White dress

Is work wear a thing of the past?

Is what you wear to work really so important? I have always felt that what you wear (9 times out of 10) communicates who you are. It is like walking around with a billboard on you that says ‘Hey everyone, I am really fun and outgoing, you would have a great time on a night out with me!’ or ‘Stay back I bite.’

This is probably why, when choosing what to wear to work, a little more thought is often required. Or at least it was. With more and more people working in a flexible way, running their own businesses and having to change jobs – often from the super corporate to the less so – there seems to be a change in what was once the work wear ‘uniform’. For those, who work in the media or creative industries this has long been the case, but not so in more business / corporate roles – yet there appears to be a real shift in what is acceptable attire for doing business.

Case in point: On a recent meeting with a business advisor, I was surprised to be confronted with what I can only call ‘pub wear’ (a funky t-shirt and cardigan, jeans and soft shoes). Feeling free to express yourself is great, but for a first meeting? His excuse “Oh, I am a freelance consultant now. I can wear what I want.” Right then. Richard Branson should probably take some of the blame here too; I have watched many a TV doc showing him in various meetings wearing the most casual ensembles, chatting away as if his dishevelled hair had been professionally styled that way (hmmm…maybe it was). But not everyone can pull that look off.

That said, did my business advisor’s attire hamper our meeting? – absolutely not. In fact he seemed relaxed and approachable and not at all bothered when I spilled my coffee on him by accident. To be completely honest, once the surprise of having a meeting in a corporate environment with someone wearing a neon graffiti t-shirt wore off, I really enjoyed our meeting. So is work wear really as important as all that?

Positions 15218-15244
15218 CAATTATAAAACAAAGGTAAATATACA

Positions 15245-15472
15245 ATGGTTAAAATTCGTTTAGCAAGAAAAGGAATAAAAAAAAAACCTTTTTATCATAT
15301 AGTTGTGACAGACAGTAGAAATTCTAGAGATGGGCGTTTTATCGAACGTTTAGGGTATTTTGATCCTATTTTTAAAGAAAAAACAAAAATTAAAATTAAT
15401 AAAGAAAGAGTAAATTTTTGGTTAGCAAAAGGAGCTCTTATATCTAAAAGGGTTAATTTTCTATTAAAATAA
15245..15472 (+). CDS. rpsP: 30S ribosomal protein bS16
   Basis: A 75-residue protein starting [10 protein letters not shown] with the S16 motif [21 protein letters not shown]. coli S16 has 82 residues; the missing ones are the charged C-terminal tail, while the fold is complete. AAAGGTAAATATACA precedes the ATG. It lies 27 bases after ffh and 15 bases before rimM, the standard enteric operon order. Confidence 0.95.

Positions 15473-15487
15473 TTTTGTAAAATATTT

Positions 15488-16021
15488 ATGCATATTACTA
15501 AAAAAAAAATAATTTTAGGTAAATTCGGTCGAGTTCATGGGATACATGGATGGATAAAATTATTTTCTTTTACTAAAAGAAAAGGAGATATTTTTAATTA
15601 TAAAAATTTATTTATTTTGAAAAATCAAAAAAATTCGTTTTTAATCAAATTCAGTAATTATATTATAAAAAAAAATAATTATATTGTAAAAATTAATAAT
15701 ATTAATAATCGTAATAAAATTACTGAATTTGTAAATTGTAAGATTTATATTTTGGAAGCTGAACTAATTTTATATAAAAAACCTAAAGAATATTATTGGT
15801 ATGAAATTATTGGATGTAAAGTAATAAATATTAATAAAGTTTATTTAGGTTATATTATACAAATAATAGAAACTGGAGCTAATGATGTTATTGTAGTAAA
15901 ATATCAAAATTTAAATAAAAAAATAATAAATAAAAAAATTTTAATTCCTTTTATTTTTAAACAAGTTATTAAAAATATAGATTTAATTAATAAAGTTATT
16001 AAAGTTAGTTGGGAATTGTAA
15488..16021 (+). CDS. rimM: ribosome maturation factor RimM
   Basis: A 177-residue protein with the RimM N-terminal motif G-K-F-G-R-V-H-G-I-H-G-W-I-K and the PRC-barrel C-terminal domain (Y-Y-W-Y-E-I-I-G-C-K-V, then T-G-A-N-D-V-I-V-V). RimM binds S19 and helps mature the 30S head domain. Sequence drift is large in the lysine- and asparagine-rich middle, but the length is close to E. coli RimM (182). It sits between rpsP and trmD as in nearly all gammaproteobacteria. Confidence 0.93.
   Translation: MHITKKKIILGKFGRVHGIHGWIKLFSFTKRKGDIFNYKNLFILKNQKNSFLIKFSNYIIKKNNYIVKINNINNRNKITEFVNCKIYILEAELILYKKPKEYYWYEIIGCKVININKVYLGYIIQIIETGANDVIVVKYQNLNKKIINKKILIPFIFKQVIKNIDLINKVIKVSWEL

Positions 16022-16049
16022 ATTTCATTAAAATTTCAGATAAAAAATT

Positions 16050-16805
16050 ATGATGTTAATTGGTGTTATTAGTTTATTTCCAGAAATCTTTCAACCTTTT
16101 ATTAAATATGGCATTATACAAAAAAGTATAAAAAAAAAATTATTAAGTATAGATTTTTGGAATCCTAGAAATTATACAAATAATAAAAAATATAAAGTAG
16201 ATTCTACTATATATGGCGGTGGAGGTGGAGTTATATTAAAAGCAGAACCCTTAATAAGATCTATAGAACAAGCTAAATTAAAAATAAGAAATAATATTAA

Andrea Paul is a former City of London Corporate Lawyer, she now designs dresses for professional women; she says that what you wear really does make a difference to your career: “As much as we would all like to think that the quality of our work is all that matters, the reality is that your workplace image also plays a critical role in your career. Organisations will always want to put their best foot forward, so if you and a colleague display the same level of skill, but you are better turned out, nine times out of ten, you will be brought to key meetings and assigned to high profile projects instead of your colleague. Moreover, unless you are part of a very small organisation, most people in your organisation will not work closely enough with you to truly understand your skill level. Therefore, they will form an opinion of you based almost entirely on what you look like when you walk down the hall. Since some of those people may be responsible for promoting you in the future, it is in your own best interest to pay attention to your workplace image and get it right.”

The truth is that what you wear can say a thousand words before you even open your mouth. So when you are representing a company, being dressed appropriately is actually part of your job. This is not to say that you should lose all of your personal style, however there are ways that you can have the best of both. Andrea says there are some key things that make up the perfect work dress. “…Although the perfect work dress can come in many different forms, there are some important characteristics of all “perfect” work dresses: high quality fabric, beautiful tailoring, interesting design and not too revealing…some commonalities among the women who are attracted to my dresses are that they love quality, they love to look feminine and they appreciate classic design vocabulary and interesting design details.”

If you don’t have the budget to build your work wardrobe from scratch, try adding small additions to what you already have. A dark coloured dress can be worn many different ways with a bit of innovative accessorising. If you are not sure about what is appropriate for your new job try some of our tips below:

Top tips:

Check out what your boss is wearing and incorporate some of that into your look – chances are she/he has got it right

Find someone in your team to confide in and ask them what they think of your work wear

Use dark block colour as your base with a knee length dress or suit and add flourishes of your own style rather than going head to toe ‘you’

If you think that your style is too dull, experiment with coloured accessories including shoes

Do some benchmarking – when going to external meetings, check out what they are wearing and choose from the best style ideas (you can even add it to your notetaking!)

Don’t be afraid to ask where someone bought something, some people think it is rude but I say it’s proactive!

For more information on Andrea Paul’s collection go to: www.andreapaul.com

 




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